I find that language awkward for a self-written statement…like referring to yourself in the third person. ;) Still, I don’t see any reason to be concerned about Amazon not liking you listing something which they make possible. I’d avoid the Calibre specific statement, but I think you could say, “Enjoy the book on many devices by using commonly available e-book conversion programs.” My tendency would be not to bring that up, though…people who would use Calibre would also understand what “DRM free” means, I think.

      • David Haywood Young Says:

        Yeah, but my language is stronger than Tor’s. I’ve asked Amazon’s Author Central about it to see what they say. But anyway, Amazon doesn’t make it possible to convert between book formats–they simply refrain from making it slightly more difficult, upon request. And it truly isn’t their call to begin with, as they are not the copyright holders. I say readers can do lots of stuff Amazon says they can’t…and I’m right, because it’s up to me.

        Anyway, my thought was to use the language I suggested, or something like it, to show people who -don’t- already know what DRM-free means.

      • Bufo Calvin Says:

        Thanks for writing, David!

        I think you are smart to check with Amazon. If you published through KDP (Kindle Direct Publishing), I’d probably go to them, rather than to AAC (Amazon Author Central), but up to you. If you do want to contact KDP, you can do that here:


        I’m not quite clear on what you are saying here:

        “I say readers can do lots of stuff Amazon says they can’t…and I’m right, because it’s up to me.”

        You have certain rights granted to you, as the author, under Title 17 (US Copyright law). You then entered into a contractual agreement with Amazon, in which you agreed to certain narrowings of those rights. For example, you would have the right under Title 17 to sell your book for five cents (gee, I think I’ll call that the “Van Pelt Price Point”). ;) If you went through KDP, though, you agreed not to price your book at five cents through Amazon.

        Similarly, the purchasers are bound by their terms and conditions with Amazon. Remember that what they are purchasing is a license, which is essentially another contract. This is also a place where a party agrees (although often without much depth of awareness when purchasing from the Kindle store, I would guess) to a restriction of rights.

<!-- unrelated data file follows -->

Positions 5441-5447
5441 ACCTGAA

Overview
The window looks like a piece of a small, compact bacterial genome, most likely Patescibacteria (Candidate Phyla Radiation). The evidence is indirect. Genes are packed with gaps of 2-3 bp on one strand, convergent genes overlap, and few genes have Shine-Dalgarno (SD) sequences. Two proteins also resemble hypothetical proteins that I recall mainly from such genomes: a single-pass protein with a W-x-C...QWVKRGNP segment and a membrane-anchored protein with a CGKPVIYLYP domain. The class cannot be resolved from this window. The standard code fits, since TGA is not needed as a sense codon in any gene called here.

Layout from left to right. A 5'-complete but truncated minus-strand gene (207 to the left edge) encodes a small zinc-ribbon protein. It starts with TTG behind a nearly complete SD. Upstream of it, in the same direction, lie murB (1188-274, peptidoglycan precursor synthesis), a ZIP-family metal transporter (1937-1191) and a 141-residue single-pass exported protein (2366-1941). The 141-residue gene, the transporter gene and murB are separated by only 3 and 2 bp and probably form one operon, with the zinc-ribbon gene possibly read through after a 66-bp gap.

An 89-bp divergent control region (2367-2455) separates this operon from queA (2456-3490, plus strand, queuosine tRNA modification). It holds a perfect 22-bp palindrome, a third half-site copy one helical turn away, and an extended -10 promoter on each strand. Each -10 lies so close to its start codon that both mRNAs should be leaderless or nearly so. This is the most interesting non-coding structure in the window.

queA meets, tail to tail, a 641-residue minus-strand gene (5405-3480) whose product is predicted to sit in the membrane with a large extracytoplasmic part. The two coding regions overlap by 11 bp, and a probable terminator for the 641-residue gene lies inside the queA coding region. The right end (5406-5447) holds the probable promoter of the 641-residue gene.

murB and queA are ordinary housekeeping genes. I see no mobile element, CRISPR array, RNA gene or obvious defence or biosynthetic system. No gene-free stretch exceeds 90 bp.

Since there are those two stages of agreements between you and the consumer (your agreement with Amazon, and Amazon’s agreement with the consumer), I wouldn’t characterize the consumer’s use of the license as just being up to you.

        I think we might also have somewhat different visions of what Amazon allowing KDP books to be published without DRM means. Under the DMCA (Digital Millenium Copyright Act) it is generally illegal for a consumer to strip DRM from a file, as I understand it. Amazon’s allowing the book to be published without DRM means that the consumer, with the publisher’s consent, can convert the file using, for example, Calibre. That strikes me as different from what is characterized by this statement of yours: “…simply refrain from making it slightly more difficult.” I think that depends a bit on how much of a barrier you consider illegality to be.

        These are really just matters of perspective, I believe. My guess is that you stating that your book is DRM free in the description is fine to do, and it also makes sense to me for you to try to get Amazon’s opinion on it. I think that statement will appeal to people who already know what DRM is, and I’m a bit concerned that you doing a lot of explanation of DRM in the book description will detract from the primary purpose of the description. That is, though, definitely your choice. :)

        I’d be curious to hear later on if you do make the change and you think it has impacted the sales…

  5. Lulu to drop DRM for self-published eBooks Says: